(1822–98), English photographer who made his photographic reputation with images from his journeys to Egypt and Palestine between 1856 and 1860. Prior to this, however, he was a successful businessman who, becoming increasingly attracted to photography, helped to found the Liverpool Photographic Society in 1853. By 1855 he had sold his grocery and printing businesses in order to devote his time to photography. On returning to Britain, he married and moved to Brightlands in Reigate. From this base he embarked on his most ambitious photographic project, the documentary coverage of Britain, which would be his lasting legacy. The photographic company he established in 1859, Francis Frith & Co., sold British views for illustration and as stereographs published by Negretti & Zambra; it continued as a family business until 1960. The firm was one of the first suppliers of mass-market photography in Britain. In his later years, Frith distanced himself somewhat from the day-to-day running of the company, devoting much of his time to publishing books and essays on his Quaker faith and evangelical Christianity.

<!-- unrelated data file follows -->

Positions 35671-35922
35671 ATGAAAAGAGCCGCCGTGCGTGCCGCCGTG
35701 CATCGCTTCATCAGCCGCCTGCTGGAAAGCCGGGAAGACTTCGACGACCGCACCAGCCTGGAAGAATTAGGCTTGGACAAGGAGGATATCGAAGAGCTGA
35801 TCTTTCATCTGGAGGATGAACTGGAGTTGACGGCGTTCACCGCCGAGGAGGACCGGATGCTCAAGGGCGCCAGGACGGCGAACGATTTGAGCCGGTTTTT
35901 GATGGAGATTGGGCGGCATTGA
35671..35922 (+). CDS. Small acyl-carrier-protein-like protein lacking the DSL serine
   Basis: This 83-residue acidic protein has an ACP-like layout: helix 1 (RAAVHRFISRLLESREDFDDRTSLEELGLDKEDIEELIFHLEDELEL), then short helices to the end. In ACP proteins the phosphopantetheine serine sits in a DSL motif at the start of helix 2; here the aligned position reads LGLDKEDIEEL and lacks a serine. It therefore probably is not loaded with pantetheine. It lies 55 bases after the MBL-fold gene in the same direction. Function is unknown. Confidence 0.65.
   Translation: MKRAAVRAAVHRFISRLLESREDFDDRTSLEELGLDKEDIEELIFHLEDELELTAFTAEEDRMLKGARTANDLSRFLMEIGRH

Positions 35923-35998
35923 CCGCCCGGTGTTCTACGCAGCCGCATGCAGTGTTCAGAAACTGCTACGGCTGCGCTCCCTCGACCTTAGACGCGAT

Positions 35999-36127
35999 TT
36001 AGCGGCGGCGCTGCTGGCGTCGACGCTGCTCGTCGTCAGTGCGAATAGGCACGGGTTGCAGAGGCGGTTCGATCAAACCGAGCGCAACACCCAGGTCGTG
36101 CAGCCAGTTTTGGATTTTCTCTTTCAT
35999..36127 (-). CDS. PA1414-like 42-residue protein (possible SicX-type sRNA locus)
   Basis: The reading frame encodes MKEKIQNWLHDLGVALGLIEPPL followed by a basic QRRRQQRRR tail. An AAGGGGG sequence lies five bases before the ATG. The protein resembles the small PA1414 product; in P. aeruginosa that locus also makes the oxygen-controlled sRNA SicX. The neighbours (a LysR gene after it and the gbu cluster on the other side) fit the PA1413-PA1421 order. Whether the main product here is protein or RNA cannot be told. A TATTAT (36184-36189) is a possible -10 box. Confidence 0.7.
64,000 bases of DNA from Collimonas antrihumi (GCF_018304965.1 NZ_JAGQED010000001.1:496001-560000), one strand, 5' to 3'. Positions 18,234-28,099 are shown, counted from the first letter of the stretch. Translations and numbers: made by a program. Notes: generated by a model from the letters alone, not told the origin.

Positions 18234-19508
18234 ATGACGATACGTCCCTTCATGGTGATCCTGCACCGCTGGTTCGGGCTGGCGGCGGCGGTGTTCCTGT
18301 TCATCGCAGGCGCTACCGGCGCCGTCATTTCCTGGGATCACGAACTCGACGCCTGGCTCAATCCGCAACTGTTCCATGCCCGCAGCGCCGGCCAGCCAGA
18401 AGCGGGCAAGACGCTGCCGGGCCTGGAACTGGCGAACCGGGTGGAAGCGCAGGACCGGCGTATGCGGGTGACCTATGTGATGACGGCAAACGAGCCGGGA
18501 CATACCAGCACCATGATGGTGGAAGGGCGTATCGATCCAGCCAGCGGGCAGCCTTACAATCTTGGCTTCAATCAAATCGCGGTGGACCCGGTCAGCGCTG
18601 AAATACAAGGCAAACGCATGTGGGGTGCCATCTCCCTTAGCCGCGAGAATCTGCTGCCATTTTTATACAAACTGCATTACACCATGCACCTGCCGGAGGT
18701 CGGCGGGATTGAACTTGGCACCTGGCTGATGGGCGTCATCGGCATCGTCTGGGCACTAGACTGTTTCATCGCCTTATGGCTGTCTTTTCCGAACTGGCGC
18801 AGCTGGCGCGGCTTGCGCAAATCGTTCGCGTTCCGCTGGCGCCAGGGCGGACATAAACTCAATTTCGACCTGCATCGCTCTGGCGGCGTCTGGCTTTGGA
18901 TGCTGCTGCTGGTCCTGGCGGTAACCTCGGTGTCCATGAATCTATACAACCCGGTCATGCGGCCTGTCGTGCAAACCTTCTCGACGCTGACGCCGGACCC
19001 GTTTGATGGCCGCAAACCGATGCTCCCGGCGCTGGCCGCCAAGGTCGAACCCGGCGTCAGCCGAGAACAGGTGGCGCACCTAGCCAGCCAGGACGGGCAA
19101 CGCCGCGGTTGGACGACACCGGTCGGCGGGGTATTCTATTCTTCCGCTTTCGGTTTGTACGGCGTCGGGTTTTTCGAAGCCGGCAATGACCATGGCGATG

From The Oxford Companion to the Photograph in Oxford Reference.
Subjects: Photography and Photographs.